Here is a paper I wrote for my Influential Christian Thinkers course in 2011 - working off of St. Augustine's "On Christian Doctrine" and how his definition of 'using' and 'enjoying' applies to various types of relationships.
In “On Christian Doctrine,” St. Augustine speaks of the difference between enjoying and using things. He says,
“Some things are to be enjoyed, others to be used, and there are others which are to be enjoyed and used. Those things which are to be enjoyed make us blessed. Those things which are to be used help, and…sustain us as we move toward the blessedness in order that we may gain and cling to those things which make us blessed.”
Now, Augustine does not apply the same negative connotation to the word ‘used’ as we typically do. Some things are meant to be used. To ‘use’ your iPod, for example, is actually better than to ‘enjoy’ it, because an iPod is merely a temporal thing.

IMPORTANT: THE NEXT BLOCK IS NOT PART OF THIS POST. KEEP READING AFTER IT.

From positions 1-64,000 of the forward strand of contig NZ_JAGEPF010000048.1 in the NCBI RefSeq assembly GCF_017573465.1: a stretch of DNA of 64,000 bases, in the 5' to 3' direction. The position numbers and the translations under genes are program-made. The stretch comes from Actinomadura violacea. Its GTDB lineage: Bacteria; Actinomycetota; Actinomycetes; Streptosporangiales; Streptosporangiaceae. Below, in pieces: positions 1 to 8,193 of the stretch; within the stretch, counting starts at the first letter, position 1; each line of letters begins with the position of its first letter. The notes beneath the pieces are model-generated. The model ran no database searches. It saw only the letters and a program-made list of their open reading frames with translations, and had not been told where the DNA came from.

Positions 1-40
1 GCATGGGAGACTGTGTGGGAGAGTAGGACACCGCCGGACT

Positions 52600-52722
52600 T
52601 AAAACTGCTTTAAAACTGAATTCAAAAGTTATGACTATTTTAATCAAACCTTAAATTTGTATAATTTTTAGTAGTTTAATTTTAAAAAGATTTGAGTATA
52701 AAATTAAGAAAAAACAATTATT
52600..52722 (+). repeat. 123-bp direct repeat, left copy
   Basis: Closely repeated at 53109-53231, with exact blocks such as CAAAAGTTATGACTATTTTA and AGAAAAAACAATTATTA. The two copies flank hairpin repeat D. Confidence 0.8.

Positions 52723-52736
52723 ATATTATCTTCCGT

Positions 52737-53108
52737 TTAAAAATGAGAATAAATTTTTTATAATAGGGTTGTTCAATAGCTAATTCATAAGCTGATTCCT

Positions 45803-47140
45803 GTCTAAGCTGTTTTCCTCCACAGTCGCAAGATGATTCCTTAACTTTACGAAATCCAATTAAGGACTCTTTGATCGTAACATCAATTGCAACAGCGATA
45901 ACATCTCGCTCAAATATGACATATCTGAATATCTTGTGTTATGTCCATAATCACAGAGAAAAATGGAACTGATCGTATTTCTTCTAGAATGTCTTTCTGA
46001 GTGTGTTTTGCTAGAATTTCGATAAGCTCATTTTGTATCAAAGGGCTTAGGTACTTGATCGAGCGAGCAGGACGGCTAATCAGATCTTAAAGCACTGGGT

“To enjoy something,” he says, “is to cling to it with love for its own sake. To use something, however, is to employ it in obtaining that which you love, provided that it is worthy of love.”
It is possible to apply Augustine’s views on things and how we should treat them (whether they are to be used or enjoyed) as a way to define how relationships in their various forms should be constructed in our lives. As humans, we are also things, and our relationships, therefore are things, and we must be careful how we approach these relationships and to what extent we will define them as ‘using’ relationships or ‘enjoying’ relationships.
In our modern-day society, with the divorce rate exceeding fifty percent and teen pregnancy rapidly increasing (and the age at which it starts rapidly decreasing), there is a need for us to take a step back and figure out what is going on. Where are we going wrong? And we need to figure out how we can bring our relationships back to what they are meant to be – both with ourselves and with others.
On Relationship with the Self
It can often be misunderstood how or to what extent a person is supposed to love themselves. There seems to be a continuum in which on the one side, you have those who struggle to have even the slightest bit of self-love, and on the other, you have those who pretty much don’t need the love of anybody else because they provide themselves with all the love they could possibly need.